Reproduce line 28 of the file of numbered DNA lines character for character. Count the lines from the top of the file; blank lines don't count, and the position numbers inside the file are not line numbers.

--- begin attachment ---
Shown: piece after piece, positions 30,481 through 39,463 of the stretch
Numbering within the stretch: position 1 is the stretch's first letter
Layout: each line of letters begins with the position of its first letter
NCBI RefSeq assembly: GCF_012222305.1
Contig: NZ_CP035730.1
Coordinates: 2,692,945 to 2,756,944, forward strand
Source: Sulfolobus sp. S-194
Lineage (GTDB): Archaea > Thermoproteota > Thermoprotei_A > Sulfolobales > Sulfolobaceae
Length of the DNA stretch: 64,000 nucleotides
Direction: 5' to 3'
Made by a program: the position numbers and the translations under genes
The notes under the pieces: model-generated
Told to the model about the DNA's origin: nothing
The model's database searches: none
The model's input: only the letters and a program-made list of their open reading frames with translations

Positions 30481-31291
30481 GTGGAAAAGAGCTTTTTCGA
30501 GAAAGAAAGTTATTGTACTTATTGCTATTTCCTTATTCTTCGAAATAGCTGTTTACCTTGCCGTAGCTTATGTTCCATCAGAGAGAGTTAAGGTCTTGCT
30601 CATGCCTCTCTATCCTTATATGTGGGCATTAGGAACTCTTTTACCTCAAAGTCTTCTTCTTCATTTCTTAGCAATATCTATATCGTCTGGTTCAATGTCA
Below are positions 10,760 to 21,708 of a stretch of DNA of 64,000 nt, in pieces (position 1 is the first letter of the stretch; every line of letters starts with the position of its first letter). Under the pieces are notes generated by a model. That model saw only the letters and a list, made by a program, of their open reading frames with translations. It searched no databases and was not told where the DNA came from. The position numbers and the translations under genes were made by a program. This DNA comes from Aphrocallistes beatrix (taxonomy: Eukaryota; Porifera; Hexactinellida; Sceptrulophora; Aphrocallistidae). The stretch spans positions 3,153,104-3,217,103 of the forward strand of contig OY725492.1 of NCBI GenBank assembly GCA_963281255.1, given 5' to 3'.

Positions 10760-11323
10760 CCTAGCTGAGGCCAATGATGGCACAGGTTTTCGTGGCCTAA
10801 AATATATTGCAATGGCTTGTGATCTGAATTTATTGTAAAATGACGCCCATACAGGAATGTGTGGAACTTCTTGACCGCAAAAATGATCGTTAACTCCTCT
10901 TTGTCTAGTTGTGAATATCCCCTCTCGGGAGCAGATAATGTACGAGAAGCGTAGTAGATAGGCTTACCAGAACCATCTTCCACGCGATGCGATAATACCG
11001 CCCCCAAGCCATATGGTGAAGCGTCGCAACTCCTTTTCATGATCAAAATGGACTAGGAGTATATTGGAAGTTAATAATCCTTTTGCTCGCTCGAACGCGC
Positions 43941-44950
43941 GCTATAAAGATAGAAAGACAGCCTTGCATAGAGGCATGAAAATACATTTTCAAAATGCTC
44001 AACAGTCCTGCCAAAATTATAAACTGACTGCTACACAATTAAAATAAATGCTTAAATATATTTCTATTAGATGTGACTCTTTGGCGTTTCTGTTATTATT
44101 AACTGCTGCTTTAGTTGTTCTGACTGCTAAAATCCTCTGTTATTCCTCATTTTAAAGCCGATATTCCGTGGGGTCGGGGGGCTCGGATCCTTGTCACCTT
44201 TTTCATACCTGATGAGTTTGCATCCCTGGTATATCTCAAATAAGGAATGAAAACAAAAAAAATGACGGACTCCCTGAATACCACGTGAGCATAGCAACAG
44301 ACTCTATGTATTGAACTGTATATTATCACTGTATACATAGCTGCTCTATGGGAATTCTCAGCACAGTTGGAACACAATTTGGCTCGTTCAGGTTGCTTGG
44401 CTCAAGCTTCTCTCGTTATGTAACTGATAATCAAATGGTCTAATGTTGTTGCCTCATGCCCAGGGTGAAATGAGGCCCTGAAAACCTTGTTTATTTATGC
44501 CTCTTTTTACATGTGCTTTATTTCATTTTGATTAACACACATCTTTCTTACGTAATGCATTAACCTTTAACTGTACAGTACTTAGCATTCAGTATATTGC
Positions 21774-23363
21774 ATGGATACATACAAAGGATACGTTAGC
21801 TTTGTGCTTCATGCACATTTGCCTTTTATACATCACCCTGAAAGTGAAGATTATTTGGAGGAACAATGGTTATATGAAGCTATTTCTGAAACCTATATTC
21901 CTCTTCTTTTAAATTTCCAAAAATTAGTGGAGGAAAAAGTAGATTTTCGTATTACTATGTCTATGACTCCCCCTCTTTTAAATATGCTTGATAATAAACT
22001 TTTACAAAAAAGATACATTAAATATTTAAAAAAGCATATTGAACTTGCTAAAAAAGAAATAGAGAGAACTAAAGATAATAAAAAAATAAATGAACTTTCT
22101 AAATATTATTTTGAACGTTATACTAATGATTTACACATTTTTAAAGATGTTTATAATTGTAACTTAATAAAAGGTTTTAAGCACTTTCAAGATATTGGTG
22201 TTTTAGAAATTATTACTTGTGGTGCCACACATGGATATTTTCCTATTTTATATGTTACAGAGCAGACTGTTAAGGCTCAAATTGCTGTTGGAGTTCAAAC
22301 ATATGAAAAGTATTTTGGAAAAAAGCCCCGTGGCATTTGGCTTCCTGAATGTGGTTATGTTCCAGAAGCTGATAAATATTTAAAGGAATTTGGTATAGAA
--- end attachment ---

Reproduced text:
44001 AACAGTCCTGCCAAAATTATAAACTGACTGCTACACAATTAAAATAAATGCTTAAATATATTTCTATTAGATGTGACTCTTTGGCGTTTCTGTTATTATT